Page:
Understanding the causes of chronic infections – when biofilms go bad
Recurrent infections are a common problem in many species, including our dogs. If your dog has had Itchy ears that don’t seem to get better or urinary tract infections that come back over and over again, you (and they!) have probably experienced the frustration of a chronic infection.
In the mid-20th century, physicians began to recognize the emergence of chronic infections, including those caused by bacteria. Scientists began to study the problem more closely in order to determine why some infections are so difficult to eradicate. Researchers discovered that one reason is the formation of biofilms.
Most bacteria tend to grow as a single organism. However, under the right conditions, many types of bacteria and other organisms can aggregate and form a biofilm. Biofilms are “mats” of bacteria and other substances such as fungi and algae. This build-up creates a special, slimy, glue-like substance that binds the group together. This biologic glue helps the bacteria adhere to all kinds of materials, such as body tissues, metal (for example, exam tables), and medical implants. The resulting biofilms are much more resistant to treatment, and appear to be a major cause of chronic infections.
Bacterial biofilms tolerate disinfecting agents and antibiotics, and they’re more resistant to our bodies’ normal immune defenses. However, if the biofilm is broken apart, researchers found that these same bacteria once again become vulnerable to these same antibiotics, disinfectants and immune responses.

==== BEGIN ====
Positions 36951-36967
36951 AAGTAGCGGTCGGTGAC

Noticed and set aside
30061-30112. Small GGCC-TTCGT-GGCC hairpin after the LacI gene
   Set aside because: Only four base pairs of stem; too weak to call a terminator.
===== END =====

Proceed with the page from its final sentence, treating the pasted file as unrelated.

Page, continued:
The Golden Retriever Lifetime Study is a unique opportunity to investigate many different types of diseases, including acute and chronic infections. For example, so far, 687 study dogs have been diagnosed with ear infections. In people, these types of infections have been linked to biofilm formation.
Not all biofilms are bad. Some biofilms are made up of “good” bacteria and their presence is beneficial, such as in the lining of the intestinal tract and the skin. However, infections due to “bad” biofilm formation increasingly are being recognized in veterinary medicine, although information on this problem in dogs is scant.
Monitoring dogs over long periods of time will help us understand underlying factors that might be contributing to chronic or resistant infections. A greater understanding of the factors that influence biofilm formation will help veterinarians and pet owners develop better strategies to avoid development of biofilms. This is a research area at Morris Animal Foundation that holds interesting promise for the future in preventing and treating chronic infections in our pets.